I’m not saying it will all be easy. In fact, the average person may cower away when challenges arise. But not you. You’re anything but average. So here’s to your bravery in the face of the impossible, and your ability to overcome it.

You are brave – braver than you knew in 2018. In 2019, you’ll worry less, because you know there’s plenty of time, and plenty of love to give and to get. And you know that you’re edge greatness. Any challenge life might decide to throw in your way is only temporary, and yours to overcome.

Because in 2019, you’ll be fearless. Whatever you’re faced with – financially, professionally, or personally, you’ll think to yourself “I’ve got this.” And you’ll be right.

Here’s to fearlessness.

About the Author

Scot Whiskeyman is Founder and Partner of Providers & Families Wealth Management, LLC., and is a CERTIFIED FINANCIAL PLANNERTM . His primary focus is on retirement planning for established professionals and estate planning for seniors. He can be reached by e-mail at scot@providersandfamilies.com.

Free Employee Benefit Available for 2019: Naps

Pictured: how napping can make you feel.

Here’s a riddle: you can’t put a price on it, but it’s tremendously valuable. Without it, you wouldn’t be alive. What is it?

Did you guess “the mind?”

Few things peeve me more about our culture than the value we put on a single key ingredient to a healthy mind: sleep. Isn’t it insane that we still give people 15 minute smoke breaks (one of my first jobs offered two fifteen minute smoke breaks each day) – and yet napping is stigmatized?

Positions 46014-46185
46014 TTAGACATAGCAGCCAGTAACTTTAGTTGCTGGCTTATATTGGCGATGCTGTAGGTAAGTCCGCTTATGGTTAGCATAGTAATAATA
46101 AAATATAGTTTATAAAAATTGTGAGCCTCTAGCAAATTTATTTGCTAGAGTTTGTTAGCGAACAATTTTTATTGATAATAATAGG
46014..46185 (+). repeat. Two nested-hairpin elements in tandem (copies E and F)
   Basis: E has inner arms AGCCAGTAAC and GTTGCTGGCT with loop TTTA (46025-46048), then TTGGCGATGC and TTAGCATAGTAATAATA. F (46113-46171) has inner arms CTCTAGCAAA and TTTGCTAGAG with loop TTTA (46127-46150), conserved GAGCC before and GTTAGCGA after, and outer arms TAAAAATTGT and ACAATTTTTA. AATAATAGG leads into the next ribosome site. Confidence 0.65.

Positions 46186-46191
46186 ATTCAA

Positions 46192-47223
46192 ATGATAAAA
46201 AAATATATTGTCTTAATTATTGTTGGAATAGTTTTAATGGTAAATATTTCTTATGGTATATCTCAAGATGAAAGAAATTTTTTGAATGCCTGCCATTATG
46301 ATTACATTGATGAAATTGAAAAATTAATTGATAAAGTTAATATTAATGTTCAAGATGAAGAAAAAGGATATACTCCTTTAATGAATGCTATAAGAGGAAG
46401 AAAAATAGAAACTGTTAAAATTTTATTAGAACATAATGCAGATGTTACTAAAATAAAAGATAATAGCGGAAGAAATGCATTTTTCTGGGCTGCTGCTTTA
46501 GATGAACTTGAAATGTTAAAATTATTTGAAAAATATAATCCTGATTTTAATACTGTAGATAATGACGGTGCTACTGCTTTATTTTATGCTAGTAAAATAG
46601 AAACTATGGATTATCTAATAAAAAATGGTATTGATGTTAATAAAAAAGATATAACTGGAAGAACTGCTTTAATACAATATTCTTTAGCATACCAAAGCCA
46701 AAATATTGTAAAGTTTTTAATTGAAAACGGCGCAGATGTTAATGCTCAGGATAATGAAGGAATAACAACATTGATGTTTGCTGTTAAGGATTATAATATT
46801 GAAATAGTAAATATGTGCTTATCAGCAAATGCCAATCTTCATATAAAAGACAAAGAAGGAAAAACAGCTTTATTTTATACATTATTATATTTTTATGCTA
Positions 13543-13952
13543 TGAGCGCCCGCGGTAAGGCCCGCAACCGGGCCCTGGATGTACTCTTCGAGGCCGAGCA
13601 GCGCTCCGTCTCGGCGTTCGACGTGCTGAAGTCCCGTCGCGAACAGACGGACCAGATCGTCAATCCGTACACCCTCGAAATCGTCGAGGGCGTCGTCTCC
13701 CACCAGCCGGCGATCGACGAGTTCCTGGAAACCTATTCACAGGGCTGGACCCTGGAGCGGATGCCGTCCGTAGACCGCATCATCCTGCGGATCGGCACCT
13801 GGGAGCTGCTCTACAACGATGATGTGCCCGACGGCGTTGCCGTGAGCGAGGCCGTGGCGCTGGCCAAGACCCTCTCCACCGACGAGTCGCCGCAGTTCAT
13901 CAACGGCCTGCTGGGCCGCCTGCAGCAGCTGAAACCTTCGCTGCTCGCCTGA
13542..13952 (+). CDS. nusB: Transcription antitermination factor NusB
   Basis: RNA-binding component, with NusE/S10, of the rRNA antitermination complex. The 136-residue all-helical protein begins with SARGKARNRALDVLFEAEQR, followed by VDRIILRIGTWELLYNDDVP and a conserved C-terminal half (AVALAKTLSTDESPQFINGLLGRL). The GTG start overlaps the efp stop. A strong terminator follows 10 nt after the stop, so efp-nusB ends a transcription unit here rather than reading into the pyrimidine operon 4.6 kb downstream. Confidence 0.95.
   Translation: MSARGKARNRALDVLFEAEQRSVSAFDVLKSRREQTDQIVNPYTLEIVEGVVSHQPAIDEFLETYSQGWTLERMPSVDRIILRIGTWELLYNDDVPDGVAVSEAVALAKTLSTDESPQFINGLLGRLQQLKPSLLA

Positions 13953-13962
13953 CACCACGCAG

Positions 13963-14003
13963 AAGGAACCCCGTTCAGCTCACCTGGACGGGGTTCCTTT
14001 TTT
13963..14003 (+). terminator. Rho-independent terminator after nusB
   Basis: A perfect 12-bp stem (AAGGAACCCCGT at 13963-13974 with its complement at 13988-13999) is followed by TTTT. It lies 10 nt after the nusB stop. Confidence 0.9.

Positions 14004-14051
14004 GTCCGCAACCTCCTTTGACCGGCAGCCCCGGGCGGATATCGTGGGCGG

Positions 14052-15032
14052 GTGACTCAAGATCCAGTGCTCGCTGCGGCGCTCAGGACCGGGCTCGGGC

I don’t have time to point cite any studies, but you can them up, and you’ve likely heard about what research shows about sleep. Well rested individuals get more done, are more effective and getting things done, and are at a lower risk for a myriad of diseases. In short, if you get plenty of sleep, you’ll be healthier and richer.

When it comes to employee benefits, we offer insurance, gym memberships, onsite cafeterias, retirement plans, company cars, and more. I even read an article recently about businesses building sound-proof phone booths for personal phone calls. Employers offer these things because they know that healthier, happier employees = more productive (read: profitable) employees.

Wait, you want to sleep? Stop being lazy!

Think about how absurd that is. As an employee benefit, it wouldn’t cost more than a mattress pad like these ones available on Amazon and semi-private designated sleeping quarters (i.e., an office.)

But to do all that, we need to stop stigmatizing sleep. Being well rested is not about just “going to bed earlier” (although that certainly helps.) We now know that sleep cycles, when interrupted, results in us feeling more tired and groggy…regardless of how many actual hours of sleep we got.

Don’t get me wrong: this is not me saying “forget the rules! Stay up until 4am! Take a 6 hour snooze after lunch!” Try to go bed at a normal time, and try to get up at a normal time. But if you can’t make that happen, don’t punish yourself. A 20 minute snooze can give your mind that extra push to get you through the rest of your day.

Last week I wrote about us living in an abundant universe. One of those things that is abundant in our universe is time. Therefore, don’t feel bad for giving yourself time to rest. You don’t owe anyone an explanation. If anyone asks why you were sleeping, there’s a simple answer: “I was tired.” If you get pushback, such as, “you need to go to bed earlier,” you can respond, “I did, but I couldn’t sleep.” If you then run into “you have things to get done,” simply respond “no one knows better than me what I need to get done, which is why I wanted to get some rest so I could concentrate.”